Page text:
After that day, going over to Paati’s hut became part of his routine. While drinking buttermilk, he would talk to her about the food he had seen in the different homes when he interrupted people’s lunchtimes, the simple toys he saw babies being entertained with, and the fights he temporarily halted as those involved united in their dislike for what he had to say. Pappu was a wonderful source of gossip and nonchalantly revealed telephone conversations, whether it be that the milkman was struggling to pay off his loans or that the young brides shipped away with their husbands hated having to tend to them in towns so far from home. Paati returned the favor by enchanting him with stories. She told him about the pranks played by her son, Muthu, before he left the village looking for work, about great fishermen and their adventures out at sea, and even narrated the epic legends of the Kings and Demons who had long ago roamed the lands of Southern India. However, Pappu didn’t let the temptation of buttermilk and Paati’s stories affect his duty. Her hut was within earshot of the telephone, and whenever he heard the distant ring he’d sprint home to pick up the call before the noise disturbed his neighbors.
A couple of days after his ninth birthday, the ring of the telephone awoke Pappu at six in the morning. His father had already left for sea, and his mother was on her way to the village well. He got up, grabbed the receiver and asked what was so important that he be woken up so early. His anger, however, disappeared as the voice on the other end informed him that Paati’s son had been hit by a car the previous night and had died on impact. Pappu stood still, the receiver limp in his hand. “We’ve already cremated him,” the voice said, and then added with a cruel directness, “Just let her know.”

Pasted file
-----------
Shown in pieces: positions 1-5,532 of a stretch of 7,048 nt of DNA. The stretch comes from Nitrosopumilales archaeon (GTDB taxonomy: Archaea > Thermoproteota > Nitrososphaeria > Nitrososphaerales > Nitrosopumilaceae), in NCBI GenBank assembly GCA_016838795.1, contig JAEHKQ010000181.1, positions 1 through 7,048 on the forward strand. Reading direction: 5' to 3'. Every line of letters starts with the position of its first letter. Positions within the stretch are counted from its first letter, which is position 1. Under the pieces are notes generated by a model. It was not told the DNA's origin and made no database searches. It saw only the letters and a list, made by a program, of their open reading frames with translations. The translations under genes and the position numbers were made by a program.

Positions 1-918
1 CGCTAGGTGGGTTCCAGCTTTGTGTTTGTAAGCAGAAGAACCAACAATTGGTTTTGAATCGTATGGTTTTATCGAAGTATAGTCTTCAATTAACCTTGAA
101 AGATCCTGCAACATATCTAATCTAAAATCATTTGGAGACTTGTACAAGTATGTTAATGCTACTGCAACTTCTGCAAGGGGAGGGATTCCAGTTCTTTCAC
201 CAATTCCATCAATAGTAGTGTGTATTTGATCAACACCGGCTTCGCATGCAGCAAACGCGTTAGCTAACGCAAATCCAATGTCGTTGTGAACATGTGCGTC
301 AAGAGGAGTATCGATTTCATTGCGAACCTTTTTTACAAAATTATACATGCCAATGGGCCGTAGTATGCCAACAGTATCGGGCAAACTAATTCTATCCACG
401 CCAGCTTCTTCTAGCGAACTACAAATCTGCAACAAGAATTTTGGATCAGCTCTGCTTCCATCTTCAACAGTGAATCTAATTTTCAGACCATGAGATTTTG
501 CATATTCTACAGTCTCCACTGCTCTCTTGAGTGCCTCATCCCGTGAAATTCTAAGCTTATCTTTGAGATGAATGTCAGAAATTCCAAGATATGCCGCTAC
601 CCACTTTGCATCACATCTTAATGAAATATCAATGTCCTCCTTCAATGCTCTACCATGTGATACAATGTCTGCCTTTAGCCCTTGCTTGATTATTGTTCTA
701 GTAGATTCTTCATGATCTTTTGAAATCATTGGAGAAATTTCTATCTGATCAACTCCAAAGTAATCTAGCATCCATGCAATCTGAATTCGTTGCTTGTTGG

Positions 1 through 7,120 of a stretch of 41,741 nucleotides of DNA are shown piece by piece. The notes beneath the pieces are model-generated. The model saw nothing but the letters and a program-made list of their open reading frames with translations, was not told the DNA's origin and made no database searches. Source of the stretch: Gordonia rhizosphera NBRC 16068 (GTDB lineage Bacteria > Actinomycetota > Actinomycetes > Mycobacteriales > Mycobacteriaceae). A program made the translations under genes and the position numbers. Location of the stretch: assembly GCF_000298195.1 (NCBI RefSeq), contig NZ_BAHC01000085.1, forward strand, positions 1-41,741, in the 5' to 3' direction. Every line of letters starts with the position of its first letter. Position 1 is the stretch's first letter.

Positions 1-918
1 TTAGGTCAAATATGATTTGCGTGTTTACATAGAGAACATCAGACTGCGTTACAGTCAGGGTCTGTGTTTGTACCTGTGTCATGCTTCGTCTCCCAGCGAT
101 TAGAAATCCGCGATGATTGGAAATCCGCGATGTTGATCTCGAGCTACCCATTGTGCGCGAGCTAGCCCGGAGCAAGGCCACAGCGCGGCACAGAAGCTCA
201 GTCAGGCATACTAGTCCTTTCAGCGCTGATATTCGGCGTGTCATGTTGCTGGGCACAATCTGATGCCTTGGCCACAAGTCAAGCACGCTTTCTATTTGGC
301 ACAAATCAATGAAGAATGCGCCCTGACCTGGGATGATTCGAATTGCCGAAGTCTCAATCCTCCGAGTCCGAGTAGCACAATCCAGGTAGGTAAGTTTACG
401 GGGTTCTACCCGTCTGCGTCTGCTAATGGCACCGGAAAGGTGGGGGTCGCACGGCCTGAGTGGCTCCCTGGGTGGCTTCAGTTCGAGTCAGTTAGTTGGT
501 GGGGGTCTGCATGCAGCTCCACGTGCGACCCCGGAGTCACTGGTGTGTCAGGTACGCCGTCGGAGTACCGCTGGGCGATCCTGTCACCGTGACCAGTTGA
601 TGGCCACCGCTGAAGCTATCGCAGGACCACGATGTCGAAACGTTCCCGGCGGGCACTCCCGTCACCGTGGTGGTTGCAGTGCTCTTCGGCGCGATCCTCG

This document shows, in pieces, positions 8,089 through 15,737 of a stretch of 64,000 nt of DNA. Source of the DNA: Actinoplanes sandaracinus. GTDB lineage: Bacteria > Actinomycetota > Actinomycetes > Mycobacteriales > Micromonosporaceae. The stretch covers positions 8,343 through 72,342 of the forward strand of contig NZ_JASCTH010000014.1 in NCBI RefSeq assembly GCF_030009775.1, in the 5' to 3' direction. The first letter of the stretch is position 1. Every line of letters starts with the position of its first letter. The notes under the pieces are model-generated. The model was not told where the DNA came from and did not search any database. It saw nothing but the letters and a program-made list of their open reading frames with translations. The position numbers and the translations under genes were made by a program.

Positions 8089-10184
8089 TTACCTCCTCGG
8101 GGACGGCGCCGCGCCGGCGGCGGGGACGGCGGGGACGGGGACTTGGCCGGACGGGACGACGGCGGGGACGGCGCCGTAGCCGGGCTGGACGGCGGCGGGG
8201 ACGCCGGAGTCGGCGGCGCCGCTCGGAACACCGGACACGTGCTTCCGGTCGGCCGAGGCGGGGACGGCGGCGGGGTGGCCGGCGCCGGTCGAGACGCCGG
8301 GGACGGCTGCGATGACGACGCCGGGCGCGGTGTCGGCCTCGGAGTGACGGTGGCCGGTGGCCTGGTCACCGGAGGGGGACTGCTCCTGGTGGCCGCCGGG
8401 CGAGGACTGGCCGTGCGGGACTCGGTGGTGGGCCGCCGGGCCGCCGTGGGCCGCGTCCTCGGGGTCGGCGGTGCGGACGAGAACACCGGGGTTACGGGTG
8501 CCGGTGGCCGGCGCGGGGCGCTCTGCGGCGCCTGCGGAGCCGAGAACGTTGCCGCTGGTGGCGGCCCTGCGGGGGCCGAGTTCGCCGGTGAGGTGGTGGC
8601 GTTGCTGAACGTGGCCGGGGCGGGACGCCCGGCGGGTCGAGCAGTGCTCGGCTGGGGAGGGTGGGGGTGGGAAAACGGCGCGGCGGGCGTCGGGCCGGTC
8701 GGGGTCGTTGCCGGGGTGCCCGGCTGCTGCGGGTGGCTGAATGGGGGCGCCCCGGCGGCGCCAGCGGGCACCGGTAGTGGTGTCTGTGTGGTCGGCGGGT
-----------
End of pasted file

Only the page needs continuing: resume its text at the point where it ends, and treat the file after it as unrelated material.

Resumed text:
“Just let her know.”
The old woman was sweeping the floor outside her hut when Pappu showed up with his head bent. He felt jitters running through his body, and the chilly morning air did nothing to put him at ease. “Why are you up so early, child? Do you have a message for me?” she asked with a laugh. “Why don’t you wait inside? I’ll be right there.”
Pappu walked into her hut and drew circles on the sandy floor with his toe. His eyes landed on a small, framed photograph propped against the back wall. The woman in the photograph looked familiar. Her hair was long, dark, and fell over her shoulders, rebelliously unbraided. A smile lit up her face. Her arms were wrapped around the waist of a young child, his hair patted down and parted towards the right, a frown on his face as he struggled to escape the woman’s grip.